Indeed, this is the folly of the world.  This is what the scripture readings are telling us.  The ways of God are not our ways.   The way to find life is not through riches, power and glory.  Indeed, the Lord said, “I tell you solemnly, it will be hard for a rich man to enter the kingdom of heaven.  Yes, I tell you again, it is easier for a camel to pass through the eye of a needle than for a rich man to enter the kingdom of heaven.”  Such teaching of Jesus was revolutionary because it was always thought that wealth is a sign of God’s blessings and poverty, the consequence of sin.  Hence, “when the disciples heard this they were astonished.  ‘Who can be saved, then?’”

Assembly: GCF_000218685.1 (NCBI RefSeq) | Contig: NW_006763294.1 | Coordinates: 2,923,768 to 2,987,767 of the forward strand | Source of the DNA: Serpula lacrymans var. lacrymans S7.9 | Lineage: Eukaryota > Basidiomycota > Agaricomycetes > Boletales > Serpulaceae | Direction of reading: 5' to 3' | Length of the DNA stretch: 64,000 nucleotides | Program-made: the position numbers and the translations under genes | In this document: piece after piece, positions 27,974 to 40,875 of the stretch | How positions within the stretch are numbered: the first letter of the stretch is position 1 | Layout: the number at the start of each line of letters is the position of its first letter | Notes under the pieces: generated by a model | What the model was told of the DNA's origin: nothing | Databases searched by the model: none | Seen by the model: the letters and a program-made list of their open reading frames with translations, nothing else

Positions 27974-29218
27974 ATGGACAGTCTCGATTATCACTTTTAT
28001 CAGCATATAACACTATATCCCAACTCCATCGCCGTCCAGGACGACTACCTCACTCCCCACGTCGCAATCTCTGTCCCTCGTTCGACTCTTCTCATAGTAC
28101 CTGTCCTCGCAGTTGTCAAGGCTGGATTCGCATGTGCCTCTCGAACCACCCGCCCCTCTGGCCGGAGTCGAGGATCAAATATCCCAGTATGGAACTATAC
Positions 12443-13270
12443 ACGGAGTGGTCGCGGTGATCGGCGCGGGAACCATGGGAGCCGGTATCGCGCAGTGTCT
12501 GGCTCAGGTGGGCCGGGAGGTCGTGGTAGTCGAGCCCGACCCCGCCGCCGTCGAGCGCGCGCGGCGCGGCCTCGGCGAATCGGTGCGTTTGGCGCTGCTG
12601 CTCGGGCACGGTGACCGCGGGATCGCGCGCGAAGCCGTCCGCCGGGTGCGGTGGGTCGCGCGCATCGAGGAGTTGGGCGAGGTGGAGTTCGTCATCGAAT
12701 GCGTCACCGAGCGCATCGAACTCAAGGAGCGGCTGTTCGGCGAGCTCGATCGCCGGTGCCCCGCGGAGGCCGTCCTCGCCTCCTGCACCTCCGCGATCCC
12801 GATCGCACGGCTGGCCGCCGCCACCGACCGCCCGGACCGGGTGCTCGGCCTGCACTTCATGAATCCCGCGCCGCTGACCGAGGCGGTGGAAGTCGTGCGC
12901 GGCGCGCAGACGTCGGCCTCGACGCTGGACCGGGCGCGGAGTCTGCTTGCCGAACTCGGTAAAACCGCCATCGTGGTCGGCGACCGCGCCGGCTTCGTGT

This was the same question that Gideon raised when the Lord said to him, “’Go in the strength now upholding you, and you will rescue Israel from the power of Midian.  Do I not send you myself?’ Gideon answered him, ‘Forgive me, my Lord, but how can I deliver Israel? My clan, you must know, is the weakest in Manasseh and I am the least important in my family.’”   He was too weak to be sent to save his people.   He found himself inadequate and lacking the capacity to accomplish the task of setting his people free from the enemies.  His immediate reaction was, “I am not the one!  I cannot do it!”   Isn’t this our response too when called upon to undertake a mission or an appointment for the greater good of the community?  We would say, “Choose someone else, not me!”